Groton’s quirky landmark on Gibbet Hill makes for an interesting quick-and-easy hike in Massachusetts.
Wikipedia says a gibbet (pronounced jibbit) is “any instrument of public execution,” usually a gallows, so a place named Gibbet Hill would traditionally be a nice, high-up spot where public executions could go down with a decent view from below. Warm popcorn would be served and light clapping would be permissible.
There weren’t any documented public executions at Gibbet Hill in Groton – it was likely named after another hill in England – but there is some other cool stuff here, including the old stone ruins known as Bancroft’s Castle.
It’s a great place to hike around, learn some local history and take in views, especially in the fall. It’s also a peaceful dog- and kid-friendly trail that can be done with minimal snacks and complaining.
Bancroft Castle History
Before you hit the trail, it’s helpful to know how Bancroft’s Castle came to be.
Back in 1902, Groton-born William Amos Bancroft, a former soldier, politician and mayor of Cambridge, bought his old family property and additional land around Gibbet Hill.
The idea was to build a real dope looking estate, starting with the front gates on Main Street – which are still there, near the Boutwell House – and leading up to a “I’m crazy but in a rich sort of way so what can you do about it” style castle at the top of Gibbet Hill.
Like many ambitious projects, this one ran into financial problems and the castle was abandoned before it really got underway. From what I gather, which is not much, the ruins of the “castle” today are actually from a stone bungalow and observation tower Bancroft built first – not the actual grandiose mansion-y castle he had in mind. Those plans can be found in Boutwell House to this day.
Eventually the land and stone structure was sold to Harold Ayres, who turned the place into a sanitorium in the 1920s treating tuberculosis patients, but not the “insane or contagious.” Seems a little discriminatory, but no one asked my opinion.
The castle was later used by the Groton Hunt Club to get into what I can only imagine are typical hunting club shenanigans: puffing on large pipes, wearing knee-high shooting stockings and swapping tales of wild foxes, including the age old yarn about THE ONE THAT GOT AWAY.
Then, in 1932, a fireworks mishap burnt down the wooden parts of the structure, leaving what you see today: some neat stone ruins covered in vegetation. If you look close inside the tower, you can still see some of the charred wood stuck in the tower’s beam slots.
To bring the history of the castle full circle, it would appear that Bancroft’s nickname at Harvard was “Foxey,” which could be considered foreshadowing if you’re into that sort of thing.
Hiking to Bancroft Castle
The hike to Bancroft Castle is more like a leisurely, rural walk around a large field framed by trees. It’s gorgeous, especially in fall, but it’s also pretty quick, so don’t expect anything too hardcore going up. That said, there is a section that climbs uphill for a good stretch, so you will get some good exercise in.
There’s a trail that starts at the farm, hugs the road and passes by the small parking area on Lowell, so no matter where you park you can jump on the path and head up.
Bancroft’s Castle Ruins
The “castle” ruins were more impressive than we expected, and even though we went in late October, there were still plenty of fall colors and fallen leaves to make the place look even cooler.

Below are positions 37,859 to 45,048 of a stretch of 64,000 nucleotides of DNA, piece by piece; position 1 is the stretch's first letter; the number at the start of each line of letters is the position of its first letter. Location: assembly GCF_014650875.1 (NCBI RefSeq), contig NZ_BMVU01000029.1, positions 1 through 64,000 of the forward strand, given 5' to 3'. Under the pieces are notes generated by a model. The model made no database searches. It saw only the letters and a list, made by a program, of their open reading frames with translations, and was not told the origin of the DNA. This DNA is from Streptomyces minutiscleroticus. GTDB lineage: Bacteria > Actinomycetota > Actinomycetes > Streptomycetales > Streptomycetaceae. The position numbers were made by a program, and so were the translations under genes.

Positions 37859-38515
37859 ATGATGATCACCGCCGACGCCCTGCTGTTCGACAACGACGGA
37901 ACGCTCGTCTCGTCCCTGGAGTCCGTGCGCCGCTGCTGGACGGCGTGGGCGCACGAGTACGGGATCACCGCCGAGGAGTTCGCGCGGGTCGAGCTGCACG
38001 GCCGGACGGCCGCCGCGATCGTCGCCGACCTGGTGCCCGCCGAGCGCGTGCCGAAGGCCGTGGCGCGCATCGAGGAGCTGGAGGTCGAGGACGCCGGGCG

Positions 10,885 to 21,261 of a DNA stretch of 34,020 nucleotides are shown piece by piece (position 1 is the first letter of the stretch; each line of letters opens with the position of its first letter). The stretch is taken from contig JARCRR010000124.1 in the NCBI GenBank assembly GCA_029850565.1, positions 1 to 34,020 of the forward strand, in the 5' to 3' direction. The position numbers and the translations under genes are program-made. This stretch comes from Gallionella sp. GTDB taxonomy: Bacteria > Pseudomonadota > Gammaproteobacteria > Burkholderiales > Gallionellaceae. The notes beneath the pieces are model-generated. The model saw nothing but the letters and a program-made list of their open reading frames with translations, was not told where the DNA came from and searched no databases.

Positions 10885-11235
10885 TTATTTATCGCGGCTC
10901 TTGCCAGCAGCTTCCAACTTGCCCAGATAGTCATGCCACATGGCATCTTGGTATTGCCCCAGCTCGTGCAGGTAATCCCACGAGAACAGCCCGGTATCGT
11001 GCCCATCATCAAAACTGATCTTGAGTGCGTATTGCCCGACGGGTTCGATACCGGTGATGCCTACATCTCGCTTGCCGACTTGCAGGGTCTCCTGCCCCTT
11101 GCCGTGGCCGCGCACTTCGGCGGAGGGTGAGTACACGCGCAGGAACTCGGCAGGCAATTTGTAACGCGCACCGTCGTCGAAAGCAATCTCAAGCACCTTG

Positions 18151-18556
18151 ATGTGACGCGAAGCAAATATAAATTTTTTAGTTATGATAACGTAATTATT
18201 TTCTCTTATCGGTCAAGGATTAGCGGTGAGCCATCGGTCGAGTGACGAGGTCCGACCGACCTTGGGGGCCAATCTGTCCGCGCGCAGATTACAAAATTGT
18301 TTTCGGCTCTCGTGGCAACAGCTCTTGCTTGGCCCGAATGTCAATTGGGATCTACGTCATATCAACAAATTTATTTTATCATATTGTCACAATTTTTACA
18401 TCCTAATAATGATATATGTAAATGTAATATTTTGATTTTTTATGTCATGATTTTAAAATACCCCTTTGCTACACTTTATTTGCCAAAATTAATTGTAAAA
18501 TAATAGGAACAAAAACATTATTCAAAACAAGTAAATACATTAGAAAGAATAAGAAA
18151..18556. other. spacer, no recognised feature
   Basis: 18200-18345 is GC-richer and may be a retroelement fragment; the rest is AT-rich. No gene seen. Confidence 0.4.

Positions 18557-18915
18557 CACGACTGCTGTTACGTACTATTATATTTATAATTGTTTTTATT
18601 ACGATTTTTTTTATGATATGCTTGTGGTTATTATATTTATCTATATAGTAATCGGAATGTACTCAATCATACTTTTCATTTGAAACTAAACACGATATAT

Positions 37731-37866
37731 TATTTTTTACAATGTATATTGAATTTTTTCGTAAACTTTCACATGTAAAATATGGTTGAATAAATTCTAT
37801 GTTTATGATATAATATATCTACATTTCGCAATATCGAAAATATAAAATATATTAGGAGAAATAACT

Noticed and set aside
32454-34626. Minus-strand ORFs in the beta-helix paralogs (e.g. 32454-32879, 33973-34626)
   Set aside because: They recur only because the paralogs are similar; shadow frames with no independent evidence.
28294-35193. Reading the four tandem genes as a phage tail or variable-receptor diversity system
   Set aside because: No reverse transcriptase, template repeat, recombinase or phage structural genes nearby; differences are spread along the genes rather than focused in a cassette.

Looking at the ruins’ structure and details, you can get an idea of what the original stone bungalow looked like many years ago.
You can circle the ruins and see vines growing along the backside of the walls.
The stone fireplace is particularly impressive, and makes you want to build a double-decker fire on the spot.
There should be more haunted tales related to the observation tower, like someone from the Groton Hunt Club jumped off the top after a particularly unsuccessful fox hunt, but alas, no such tales exist.
Take in the Views
After you’ve explored, head past the ruins along the farm’s pasture, where Black Angus cattle have been raised since the 1940s. There’s a sign that says the resident bull can cross the field in just over 3 seconds, but I can’t tell if this is just to scare folks away from going into the pasture.
The views of Gibbet Hill farm and the rolling hills beyond are incredible. Of the leaf-peeping spots we’ve found in Mass this year, this is one of the better ones that includes an easy hike, some quirky history, up-close foliage and far-off colors.
If you keep going, eventually you’ll cross a small bridge and connect to the Groton Trails Network, an impressive web of 100 trail miles that weave through Groton. If there is a ghost at Bancroft Castle, you’ll definitely lose him or her in the Groton Trail Network.
Know Before You Go
Bancroft’s Castle is located in Groton, Massachusetts, on Gibbet Hill Farm. There’s limited parking off Lowell Road that can fill up fast, so if those are taken, you can park at the Gibbet Hill farm parking lot and walk over to the trailhead.
Side note: it may be tempting to park in the “no parking” areas beyond the few spots on Lowell, but we did see the po-po writing tickets for cars parked in restricted areas. And really there’s no reason to risk it – parking at the farm is easy, they have a nice map up there and it extends what is otherwise a pretty short hike.
To make the most of your visit, hit up Gibbet Hill Grill afterward – it’s an award-winning “farm-to-fork” restaurant serving meals with grown-on-site produce and the farm’s signature USDA Choice Black Angus. There’s also Forge & Vine near The Groton Inn for more killer local fare.